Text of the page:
Keeping endpoint security secure

Adding an endpoint security system to your network should not open the network to attack. To that end, we evaluated the overall security of each product by trying to poke holes into the system via the client software, the server components and the network traffic they collectively generate.

While none of the products bombed in any of these tests, the highest-scoring products were from Vernier/PatchLink and Senforce. We were unable to sneak past the enforcement mechanism by removing the client software in either of these implementations, and both had relatively secure servers with minimal flaws in their network communications.

To truly enforce policy, client software is required so you can tap into detailed information that is only locally available, such as registry keys or filename/contents/hash values. Attackers understand the opportunity here.

We tested the products to determine if you still could run the client even if a virus or an exploit attempted to remove it. This test was complicated by the fact that some products offer in-line enforcement devices (Cisco, Trend Micro and Vernier/PatchLink), some are client-only (Check Point , Citadel, Senforce), while others integrate with the network infrastructure (InfoExpress, as tested).

With the Check Point, Citadel and InfoExpress products, we were able to use a small amount of exploit code to rename the directory where the client is stored or delete the program files. A system reboot did not show any indication the client software was removed. Senforce solves this problem by keeping its data and program files open continuously, detecting any attempts to remove the client software or components of it.

In our examination of whether the network traffic generated by these products could pose a security risk, we found there were at least two kinds to be concerned about. There is the network traffic from the clients to the server, which could be compromised to claim a noncompliant client when it's not. And there is the network traffic generated and received by the management server interface, which would be a valuable target because of its control over the policy enforcement mechanism.

Some vendors (InfoExpress, Senforce and Vernier/PatchLink) use unencrypted HTTP to communicate from the management server to the operator or to other components. This is simply not secure. InfoExpress also uses Telnet or SNMP Version 2 to access the network infrastructure, thus exposing passwords and other information to anyone monitoring that portion of the network.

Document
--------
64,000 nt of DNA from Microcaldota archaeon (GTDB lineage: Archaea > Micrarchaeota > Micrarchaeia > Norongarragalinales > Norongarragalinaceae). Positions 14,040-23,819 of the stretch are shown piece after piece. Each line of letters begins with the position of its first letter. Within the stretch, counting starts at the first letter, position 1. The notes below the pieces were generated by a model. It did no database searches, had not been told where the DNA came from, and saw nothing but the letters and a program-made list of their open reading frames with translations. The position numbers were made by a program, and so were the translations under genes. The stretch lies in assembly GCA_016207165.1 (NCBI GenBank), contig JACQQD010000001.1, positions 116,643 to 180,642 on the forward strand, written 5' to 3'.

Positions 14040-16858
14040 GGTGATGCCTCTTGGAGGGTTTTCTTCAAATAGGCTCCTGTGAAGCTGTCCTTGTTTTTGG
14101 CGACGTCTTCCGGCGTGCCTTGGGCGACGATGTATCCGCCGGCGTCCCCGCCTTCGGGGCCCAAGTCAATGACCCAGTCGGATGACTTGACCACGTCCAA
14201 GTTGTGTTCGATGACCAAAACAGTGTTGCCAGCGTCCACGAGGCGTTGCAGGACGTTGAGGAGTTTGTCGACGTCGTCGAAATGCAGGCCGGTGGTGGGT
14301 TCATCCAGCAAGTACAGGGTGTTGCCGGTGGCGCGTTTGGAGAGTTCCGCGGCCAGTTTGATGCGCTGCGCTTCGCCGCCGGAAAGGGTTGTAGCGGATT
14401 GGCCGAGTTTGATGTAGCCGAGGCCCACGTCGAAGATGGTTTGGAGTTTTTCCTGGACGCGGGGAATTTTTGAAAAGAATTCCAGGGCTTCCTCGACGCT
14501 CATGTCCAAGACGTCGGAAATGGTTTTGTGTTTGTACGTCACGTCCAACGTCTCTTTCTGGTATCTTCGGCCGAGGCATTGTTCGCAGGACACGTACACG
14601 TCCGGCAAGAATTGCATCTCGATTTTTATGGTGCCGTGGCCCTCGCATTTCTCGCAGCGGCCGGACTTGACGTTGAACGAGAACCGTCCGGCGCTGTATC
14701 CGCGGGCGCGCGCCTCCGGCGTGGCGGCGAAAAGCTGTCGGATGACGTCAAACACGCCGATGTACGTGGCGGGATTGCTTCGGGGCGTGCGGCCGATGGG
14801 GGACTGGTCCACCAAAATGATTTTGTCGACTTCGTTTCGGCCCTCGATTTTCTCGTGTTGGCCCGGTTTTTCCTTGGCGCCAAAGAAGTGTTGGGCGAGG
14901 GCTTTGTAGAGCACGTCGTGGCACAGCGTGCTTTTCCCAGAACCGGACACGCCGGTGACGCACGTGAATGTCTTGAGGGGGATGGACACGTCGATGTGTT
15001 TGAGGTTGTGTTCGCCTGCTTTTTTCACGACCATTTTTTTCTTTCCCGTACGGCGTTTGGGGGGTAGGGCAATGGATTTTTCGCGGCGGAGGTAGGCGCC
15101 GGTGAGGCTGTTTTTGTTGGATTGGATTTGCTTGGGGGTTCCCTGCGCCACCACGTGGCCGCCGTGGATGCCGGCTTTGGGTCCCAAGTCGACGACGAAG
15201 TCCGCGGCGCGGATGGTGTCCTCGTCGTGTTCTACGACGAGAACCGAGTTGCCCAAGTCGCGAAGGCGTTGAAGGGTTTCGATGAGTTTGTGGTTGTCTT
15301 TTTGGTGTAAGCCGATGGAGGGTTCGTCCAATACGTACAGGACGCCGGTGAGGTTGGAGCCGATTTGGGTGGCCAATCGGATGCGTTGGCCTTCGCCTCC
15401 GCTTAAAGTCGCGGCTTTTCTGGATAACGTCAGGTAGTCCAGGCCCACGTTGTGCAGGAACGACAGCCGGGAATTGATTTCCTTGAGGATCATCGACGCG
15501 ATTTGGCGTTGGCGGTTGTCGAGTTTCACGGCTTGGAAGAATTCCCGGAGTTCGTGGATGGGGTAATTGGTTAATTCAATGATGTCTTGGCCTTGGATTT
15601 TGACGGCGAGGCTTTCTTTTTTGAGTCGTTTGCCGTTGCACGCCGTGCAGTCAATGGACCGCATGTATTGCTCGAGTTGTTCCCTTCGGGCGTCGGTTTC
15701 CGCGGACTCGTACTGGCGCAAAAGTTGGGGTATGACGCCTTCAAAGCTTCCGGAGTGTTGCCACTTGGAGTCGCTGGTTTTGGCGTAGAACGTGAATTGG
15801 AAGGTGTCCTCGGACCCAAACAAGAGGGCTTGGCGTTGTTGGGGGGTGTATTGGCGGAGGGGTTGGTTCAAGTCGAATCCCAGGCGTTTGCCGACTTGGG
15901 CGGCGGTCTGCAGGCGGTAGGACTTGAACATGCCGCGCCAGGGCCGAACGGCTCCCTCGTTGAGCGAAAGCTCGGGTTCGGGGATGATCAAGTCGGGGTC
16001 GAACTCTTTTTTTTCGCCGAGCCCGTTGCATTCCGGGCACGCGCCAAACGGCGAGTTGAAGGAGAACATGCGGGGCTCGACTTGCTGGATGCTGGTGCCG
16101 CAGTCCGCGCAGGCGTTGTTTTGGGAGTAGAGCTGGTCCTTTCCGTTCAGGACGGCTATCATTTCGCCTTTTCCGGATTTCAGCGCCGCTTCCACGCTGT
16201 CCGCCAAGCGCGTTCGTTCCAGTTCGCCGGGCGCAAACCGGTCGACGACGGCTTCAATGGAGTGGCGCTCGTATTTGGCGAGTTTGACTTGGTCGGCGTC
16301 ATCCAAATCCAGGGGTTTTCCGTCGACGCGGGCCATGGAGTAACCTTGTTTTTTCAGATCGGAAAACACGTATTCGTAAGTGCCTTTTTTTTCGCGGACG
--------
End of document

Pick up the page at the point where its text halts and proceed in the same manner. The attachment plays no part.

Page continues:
All the products except Trend Micro's have encrypted communications between the client and the server. If not encrypted, this information is visible to an attacker and possibly leaks information such as what policy you are enforcing, your network configuration information, even possibly usernames and passwords.

We also looked at the servers from a security standpoint because these boxes (be they running on appliances or on customer-supplied platforms) become part of the critical network infrastructure and are a likely target for attack. These servers are prone to having potential vulnerabilities. Some vendors (Check Point, Cisco, InfoExpress, Trend Micro and Vernier/PatchLink) use Transport Layer Security (TLS)/SSL for the management interface or the client-to-server interface. This is good except when the vendors don't get the minor details right because they all support SSL Version 2, which should never be in production use because of known vulnerabilities. Only SSL Version 3 and TLS are currently considered secure enough for production use. Note that products based on generic customer-supplied Windows platforms can usually turn off SSL Version 2 support, but you can't do that with the appliances.

Most vendors also use self-signed certificates, which are dangerous. If not used very carefully through manual confirmation of the 16-byte MD5 hash, an attacker can spoof these. Products (as Cisco's CCA does) should allow for the replacement of the self-signed certificates in the servers with properly issued certificates from the customer's production certificate hierarchy (such as public-key infrastructure).

One final thing we investigated was the use of off-the-shelf software such as Apache, OpenSSH or PHP for operation of the management server. It is reasonable to expect a company that sells a product that is designed to monitor clients for software updates to have its own update mechanism in place as well. So we were disappointed to find some products using old versions of software. Cisco's CCA uses an old version of OpenSSH and Vernier uses an old version of PHP. All the software running on the infrastructure devices also should be properly maintained, whatever that means, because it too could become a source of vulnerability.

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